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Texas football: Longhorns spring WR preview

The coaches are looking for playmakers at the position after losing the team's top two pass-catchers.

Brendan Maloney-USA TODAY Sports

After losing the top two leading receivers from 2014, the Texas Longhorns will have to replace 127 of 243 overall receptions in 2014, as well as 39.6% of all receiving yards, not to mention the contributions of running back Malcolm Brown and the tight ends.

The loss of breakout leading receiver John Harris on the outside and the reliable Jaxon Shipley in the slot leaves the Longhorns without Tyrone Swoopes' favorite target on deep passes in Harris and a consistent third-down option in Shipley.

So new wide receivers coach Jay Norvell is looking for at least one playmaker to emerge at the position while attempting to coach all up a host of young receivers intent on solidifying a spot on the depth chart before heralded prospects like John Burt and Ryan Newsome arrive during the summer.

How badly do the Longhorns need a big-play threat at the position? Even with the strong play of Harris, Texas managed only 14 pass plays of 30 or more yards last season, No. 92 nationally and No. 9 in the Big 12. For perspective, Kansas produced 20 such plays, exactly 30% more than Texas, even though the Jayhawks got Charlie Weis fired in late September.

Who will emerge as the starter's favorite target?

In 2014, the time that Tyrone Swoopes and former scout team wide receiver John Harris spent together during practice and after practice helped develop a remarkable chemistry that buoyed the shaky Horns passing game. As remarkable as the development of Harris was, it was somewhat easy to take for granted given all the other problems that justifiably received so much attention.

Now Swoopes or Jerrod Heard will have to establish that same rapport with a new target. Will it be senior Marcus Johnson, who was so disappointing and inconsistent even in finishing as the third-leaving receiver with 27 catches for 313 yards and one touchdown?

Strong said that Johnson got lost last season, but has all the tools to succeed, as he demonstrated during what looked to be a breakout season in 2013 that saw him reliability get open on corner routes and out and ups/wheel routes.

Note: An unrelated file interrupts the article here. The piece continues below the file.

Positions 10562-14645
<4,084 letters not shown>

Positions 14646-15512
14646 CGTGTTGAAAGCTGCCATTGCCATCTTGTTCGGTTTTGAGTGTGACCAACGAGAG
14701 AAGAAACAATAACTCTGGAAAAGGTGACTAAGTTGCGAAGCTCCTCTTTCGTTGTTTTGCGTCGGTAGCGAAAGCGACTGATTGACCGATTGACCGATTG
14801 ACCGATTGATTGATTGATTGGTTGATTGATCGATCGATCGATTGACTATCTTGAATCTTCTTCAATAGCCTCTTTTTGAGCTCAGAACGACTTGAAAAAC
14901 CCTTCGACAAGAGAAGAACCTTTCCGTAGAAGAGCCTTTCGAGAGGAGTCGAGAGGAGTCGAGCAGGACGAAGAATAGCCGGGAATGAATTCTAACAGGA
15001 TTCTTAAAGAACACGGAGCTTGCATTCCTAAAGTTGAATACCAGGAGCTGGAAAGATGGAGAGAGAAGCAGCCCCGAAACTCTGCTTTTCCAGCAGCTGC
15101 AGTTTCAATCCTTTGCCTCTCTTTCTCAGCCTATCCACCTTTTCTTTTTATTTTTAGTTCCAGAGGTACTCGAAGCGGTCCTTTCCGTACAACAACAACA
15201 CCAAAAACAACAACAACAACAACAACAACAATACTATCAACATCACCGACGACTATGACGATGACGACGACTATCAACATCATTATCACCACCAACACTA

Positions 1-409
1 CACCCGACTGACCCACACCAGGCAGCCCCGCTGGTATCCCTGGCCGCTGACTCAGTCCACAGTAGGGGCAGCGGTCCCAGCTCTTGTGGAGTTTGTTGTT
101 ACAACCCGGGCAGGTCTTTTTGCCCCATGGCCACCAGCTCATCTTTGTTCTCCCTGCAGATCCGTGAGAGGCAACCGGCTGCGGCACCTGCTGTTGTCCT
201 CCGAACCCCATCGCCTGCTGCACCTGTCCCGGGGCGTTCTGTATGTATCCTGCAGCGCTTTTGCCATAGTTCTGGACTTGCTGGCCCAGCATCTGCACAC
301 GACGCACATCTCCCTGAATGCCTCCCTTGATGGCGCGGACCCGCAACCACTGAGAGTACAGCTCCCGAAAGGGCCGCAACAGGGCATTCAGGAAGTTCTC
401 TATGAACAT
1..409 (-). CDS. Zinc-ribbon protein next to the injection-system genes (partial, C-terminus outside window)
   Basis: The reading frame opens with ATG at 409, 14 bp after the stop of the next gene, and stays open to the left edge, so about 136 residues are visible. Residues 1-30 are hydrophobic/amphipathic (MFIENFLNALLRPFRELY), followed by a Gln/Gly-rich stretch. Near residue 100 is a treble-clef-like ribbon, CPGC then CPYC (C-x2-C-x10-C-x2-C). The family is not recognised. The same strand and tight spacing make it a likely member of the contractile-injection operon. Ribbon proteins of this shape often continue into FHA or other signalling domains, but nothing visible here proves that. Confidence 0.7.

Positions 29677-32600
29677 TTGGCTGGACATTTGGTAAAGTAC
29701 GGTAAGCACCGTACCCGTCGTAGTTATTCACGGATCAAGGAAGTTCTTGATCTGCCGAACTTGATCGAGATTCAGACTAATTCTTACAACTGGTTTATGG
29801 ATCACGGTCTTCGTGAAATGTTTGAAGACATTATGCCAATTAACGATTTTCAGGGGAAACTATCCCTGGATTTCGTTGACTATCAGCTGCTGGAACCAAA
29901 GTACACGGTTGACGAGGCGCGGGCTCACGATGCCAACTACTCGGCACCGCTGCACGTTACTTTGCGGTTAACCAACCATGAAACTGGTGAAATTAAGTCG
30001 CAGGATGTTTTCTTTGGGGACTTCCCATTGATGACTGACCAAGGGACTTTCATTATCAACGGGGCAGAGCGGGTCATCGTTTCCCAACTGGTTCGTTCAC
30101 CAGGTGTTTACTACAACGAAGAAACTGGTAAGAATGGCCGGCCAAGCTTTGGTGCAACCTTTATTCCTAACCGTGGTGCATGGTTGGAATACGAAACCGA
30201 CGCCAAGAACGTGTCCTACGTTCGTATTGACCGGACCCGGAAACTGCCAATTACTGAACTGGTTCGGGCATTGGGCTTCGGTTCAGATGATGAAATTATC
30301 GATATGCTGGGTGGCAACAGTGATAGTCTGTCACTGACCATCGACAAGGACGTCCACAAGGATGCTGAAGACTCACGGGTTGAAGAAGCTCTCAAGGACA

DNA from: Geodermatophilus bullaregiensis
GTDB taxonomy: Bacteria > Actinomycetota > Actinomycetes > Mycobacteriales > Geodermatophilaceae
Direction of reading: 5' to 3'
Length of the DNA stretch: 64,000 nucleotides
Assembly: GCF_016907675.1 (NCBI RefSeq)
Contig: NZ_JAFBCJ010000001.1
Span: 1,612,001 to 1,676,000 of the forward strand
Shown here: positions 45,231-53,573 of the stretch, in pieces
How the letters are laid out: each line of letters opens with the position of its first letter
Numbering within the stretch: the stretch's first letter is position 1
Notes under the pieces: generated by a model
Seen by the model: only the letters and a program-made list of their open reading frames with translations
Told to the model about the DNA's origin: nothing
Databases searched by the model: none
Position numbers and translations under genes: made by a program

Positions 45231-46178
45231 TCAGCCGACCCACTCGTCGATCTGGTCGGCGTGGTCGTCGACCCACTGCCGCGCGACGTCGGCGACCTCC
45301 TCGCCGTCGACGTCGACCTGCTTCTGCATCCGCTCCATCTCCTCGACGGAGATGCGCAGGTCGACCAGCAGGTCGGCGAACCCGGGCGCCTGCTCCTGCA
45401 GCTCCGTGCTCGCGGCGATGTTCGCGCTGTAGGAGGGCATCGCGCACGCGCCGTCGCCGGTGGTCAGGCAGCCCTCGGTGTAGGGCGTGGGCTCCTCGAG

After failing to improve upon that production in 2014, Johnson has to recover his lost confidence and establish a rapport with whichever quarterback earns the starting job.

Anyone else achieving the feat of earning the starter's trust will have to do so with a massive leap in production -- other contenders like sophomore Dorian Leonard and Lorenzo Joe combined to catch only four passes for 43 yards in limited playing time as freshmen. Leonard was never a big-play threat coming out of high school, though Joe showed impressive overall athleticism playing quarterback as a senior. He may be the best bet of the younger receivers to provide big plays during the spring.

Is Daje Johnson the next DJ Monroe?

Remember when the speedy, underutilized Texas tease was DJ Monroe?

In the end, it was hard to blame anyone other than Monroe for the speedster's inability to consistently impact games and after grade issues and numerous suspensions, Johnson is perpetually on the program's edge while he remains a constant source of bewilderment for observers caught up on his biggest moments. There's so much potential, so much explosiveness.

And so much immaturity.

However, the suspension handed down to Johnson by head coach Charlie Strong last summer was a potential turning point for the local product -- he told Strong that he wouldn't spend any more time in his doghouse, leading Strong to say on Monday that Johnson has "come a million miles" since then.

Assuming that Johnson manages to continue his improved behavior through the spring, the next step will be having an impact on the field again -- Strong aptly pointed out that Johnson hasn't made a big play since his game-changing punt return for a touchdown against Oklahoma in 2013.